Astronomers believe stars and planets form when a large cloud of gas and dust in interstellar space collapses under its own gravity. As the cloud collapses, the central region forms a star as it becomes increasingly dense, causing the pressure and temperature to rise to the point where atoms in this region fuse together. The remaining matter in the cloud swirls around the star, pulled by the star's gravity. The swirling motion of this material eventually causes it to form a disk around the star, similar to the way a chef spins a blob of dough to make a pizza. When matter in this disk becomes sufficiently concentrated, it sticks together in clumps, which coalesce under their own gravity to form planets.
The disk is not perfectly flat, however. Since most of the matter in the original cloud is now concentrated in the star, gravity is strongest there. Disk matter in the region close to the star gets rapidly pulled toward the plane of the disk by the star's strong gravity. This concentrates the material and gives the region of the disk near the star a thin cross section. Further away from the star, gravity is weaker, and matter falls toward the disk plane more slowly. Matter in these regions is consequently more diffuse, giving regions of the disk far from the star a thick cross section. The overall effect makes the disk flared at the edges, like a donut with a thin membrane instead of a hole in the middle.
Disk matter needs to become settled -- densely concentrated near the plane of the disk -- to allow planets to form. As matter in the disk falls toward the plane of the disk, the flare should become less pronounced. This is what researchers in the new Hubble survey believe they are seeing. In the survey, seven stars had bright disks, two stars had dim disks; and the remainder had disks which did not appear at all, even though they are known to exist from other observations. The researchers believe the bright disks are relatively unsettled ones with flared edges. The flared edges act like the mirror in a flashlight -- in the same way that the bowl-shaped flashlight mirror reflects light from the bulb in the middle, a flared disk scatters more light from the central star than a flat disk. As matter settles in the disk, the edges become less flared as the disk becomes flatter and denser. These disks appear darker in the survey because they no longer have the flared edges to scatter light from the central star, according to the team.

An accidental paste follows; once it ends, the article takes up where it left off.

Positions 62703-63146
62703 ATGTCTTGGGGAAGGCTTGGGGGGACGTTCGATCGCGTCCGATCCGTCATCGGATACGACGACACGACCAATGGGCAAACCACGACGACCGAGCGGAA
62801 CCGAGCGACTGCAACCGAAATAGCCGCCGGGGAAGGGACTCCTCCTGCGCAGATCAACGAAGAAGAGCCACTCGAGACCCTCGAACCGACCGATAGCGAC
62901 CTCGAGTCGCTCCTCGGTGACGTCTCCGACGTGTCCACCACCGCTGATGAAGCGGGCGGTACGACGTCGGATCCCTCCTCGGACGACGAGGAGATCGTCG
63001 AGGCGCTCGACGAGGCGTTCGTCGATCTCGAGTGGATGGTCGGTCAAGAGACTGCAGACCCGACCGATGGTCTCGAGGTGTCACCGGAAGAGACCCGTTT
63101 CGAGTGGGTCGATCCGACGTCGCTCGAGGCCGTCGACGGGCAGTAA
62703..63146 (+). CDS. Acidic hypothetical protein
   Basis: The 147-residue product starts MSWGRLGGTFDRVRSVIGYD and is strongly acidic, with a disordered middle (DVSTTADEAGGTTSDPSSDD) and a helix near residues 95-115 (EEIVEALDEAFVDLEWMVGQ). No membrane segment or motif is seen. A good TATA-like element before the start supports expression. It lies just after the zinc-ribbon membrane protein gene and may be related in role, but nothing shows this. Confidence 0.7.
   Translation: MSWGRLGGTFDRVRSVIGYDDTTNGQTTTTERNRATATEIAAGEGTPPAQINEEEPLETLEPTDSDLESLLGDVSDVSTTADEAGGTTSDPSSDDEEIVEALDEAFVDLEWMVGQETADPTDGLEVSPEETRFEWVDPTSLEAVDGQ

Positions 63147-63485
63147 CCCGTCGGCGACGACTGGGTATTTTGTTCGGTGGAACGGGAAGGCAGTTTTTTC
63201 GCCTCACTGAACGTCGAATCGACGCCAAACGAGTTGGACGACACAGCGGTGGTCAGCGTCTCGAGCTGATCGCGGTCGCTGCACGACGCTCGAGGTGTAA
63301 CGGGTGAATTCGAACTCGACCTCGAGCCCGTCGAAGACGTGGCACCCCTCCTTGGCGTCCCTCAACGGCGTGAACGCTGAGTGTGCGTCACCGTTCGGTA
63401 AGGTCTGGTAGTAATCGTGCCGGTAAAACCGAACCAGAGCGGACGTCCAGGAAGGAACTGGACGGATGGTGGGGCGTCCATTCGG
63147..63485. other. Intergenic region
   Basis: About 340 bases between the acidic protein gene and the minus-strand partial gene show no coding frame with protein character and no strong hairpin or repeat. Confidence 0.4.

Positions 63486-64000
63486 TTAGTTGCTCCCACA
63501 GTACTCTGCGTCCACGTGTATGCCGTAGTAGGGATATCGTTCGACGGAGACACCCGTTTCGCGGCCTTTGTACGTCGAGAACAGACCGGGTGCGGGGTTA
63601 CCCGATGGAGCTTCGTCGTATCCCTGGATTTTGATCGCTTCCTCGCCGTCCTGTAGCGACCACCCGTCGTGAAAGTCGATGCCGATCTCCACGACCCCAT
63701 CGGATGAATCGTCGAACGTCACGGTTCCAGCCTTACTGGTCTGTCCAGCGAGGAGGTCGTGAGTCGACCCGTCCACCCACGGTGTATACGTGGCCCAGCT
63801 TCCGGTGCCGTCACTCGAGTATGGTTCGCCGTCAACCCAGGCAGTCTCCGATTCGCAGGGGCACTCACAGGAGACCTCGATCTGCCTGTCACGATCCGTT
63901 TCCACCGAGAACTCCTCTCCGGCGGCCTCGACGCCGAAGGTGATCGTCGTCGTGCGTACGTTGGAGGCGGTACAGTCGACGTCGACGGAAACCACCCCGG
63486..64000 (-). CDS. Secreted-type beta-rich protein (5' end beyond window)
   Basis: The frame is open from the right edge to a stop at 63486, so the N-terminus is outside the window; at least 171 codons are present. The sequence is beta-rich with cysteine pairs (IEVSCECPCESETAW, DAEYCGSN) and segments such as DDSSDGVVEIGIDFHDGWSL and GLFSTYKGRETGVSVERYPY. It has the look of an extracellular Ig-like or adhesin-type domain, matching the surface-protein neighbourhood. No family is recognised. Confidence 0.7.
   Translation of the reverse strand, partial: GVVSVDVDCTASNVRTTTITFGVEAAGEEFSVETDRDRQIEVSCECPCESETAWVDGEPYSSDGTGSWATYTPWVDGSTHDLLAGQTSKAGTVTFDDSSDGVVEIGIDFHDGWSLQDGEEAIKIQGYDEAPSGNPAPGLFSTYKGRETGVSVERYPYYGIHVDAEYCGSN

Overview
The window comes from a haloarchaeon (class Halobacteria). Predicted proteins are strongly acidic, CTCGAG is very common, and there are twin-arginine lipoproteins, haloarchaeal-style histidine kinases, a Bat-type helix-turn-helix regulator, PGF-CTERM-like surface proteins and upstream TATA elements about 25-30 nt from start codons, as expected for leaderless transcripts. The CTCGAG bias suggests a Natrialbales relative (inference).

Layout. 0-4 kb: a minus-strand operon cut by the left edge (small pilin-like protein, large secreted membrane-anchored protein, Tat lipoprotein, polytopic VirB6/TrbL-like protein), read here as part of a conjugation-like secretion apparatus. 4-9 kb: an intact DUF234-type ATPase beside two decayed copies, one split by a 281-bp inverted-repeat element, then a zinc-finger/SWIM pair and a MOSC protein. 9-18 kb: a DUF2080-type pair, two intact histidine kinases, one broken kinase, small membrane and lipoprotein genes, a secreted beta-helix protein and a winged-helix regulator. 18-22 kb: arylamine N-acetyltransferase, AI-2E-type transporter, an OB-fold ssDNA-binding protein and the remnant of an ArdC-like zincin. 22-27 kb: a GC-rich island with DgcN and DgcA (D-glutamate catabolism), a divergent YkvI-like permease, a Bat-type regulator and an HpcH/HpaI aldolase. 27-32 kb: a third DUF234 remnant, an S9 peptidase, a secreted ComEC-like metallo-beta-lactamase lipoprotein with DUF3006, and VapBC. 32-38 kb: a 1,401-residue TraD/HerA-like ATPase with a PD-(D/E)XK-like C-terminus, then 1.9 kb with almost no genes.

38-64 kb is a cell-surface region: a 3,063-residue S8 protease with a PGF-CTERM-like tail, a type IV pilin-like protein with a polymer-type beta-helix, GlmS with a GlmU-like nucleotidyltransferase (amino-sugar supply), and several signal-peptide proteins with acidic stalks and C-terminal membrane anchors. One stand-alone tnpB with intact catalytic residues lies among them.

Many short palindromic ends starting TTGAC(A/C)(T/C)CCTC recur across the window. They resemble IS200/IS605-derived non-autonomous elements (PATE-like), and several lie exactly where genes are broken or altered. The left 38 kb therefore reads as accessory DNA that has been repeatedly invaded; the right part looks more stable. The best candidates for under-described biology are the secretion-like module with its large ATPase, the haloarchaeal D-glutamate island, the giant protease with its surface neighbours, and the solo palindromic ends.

Some disks do not show up at all in the Hubble survey images, but the researchers know they are there from other observations, such as radio telescope images that reveal the presence of a disk of large dust grains around some of these stars. "We believe that the disk has to become flat and dense to allow the dust grains to grow by sticking together, so disks with large dust grains that also appear dark in our survey supports our interpretation that we are seeing the disks become more concentrated," said Grady. The researchers caution that certain disks in the survey may not be truly dark, but might instead be so small that the coronagraphic wedge in the imaging spectrograph instrument, which blocks direct light from the target star so its much dimmer disk can be seen, simply blocks the disks from view.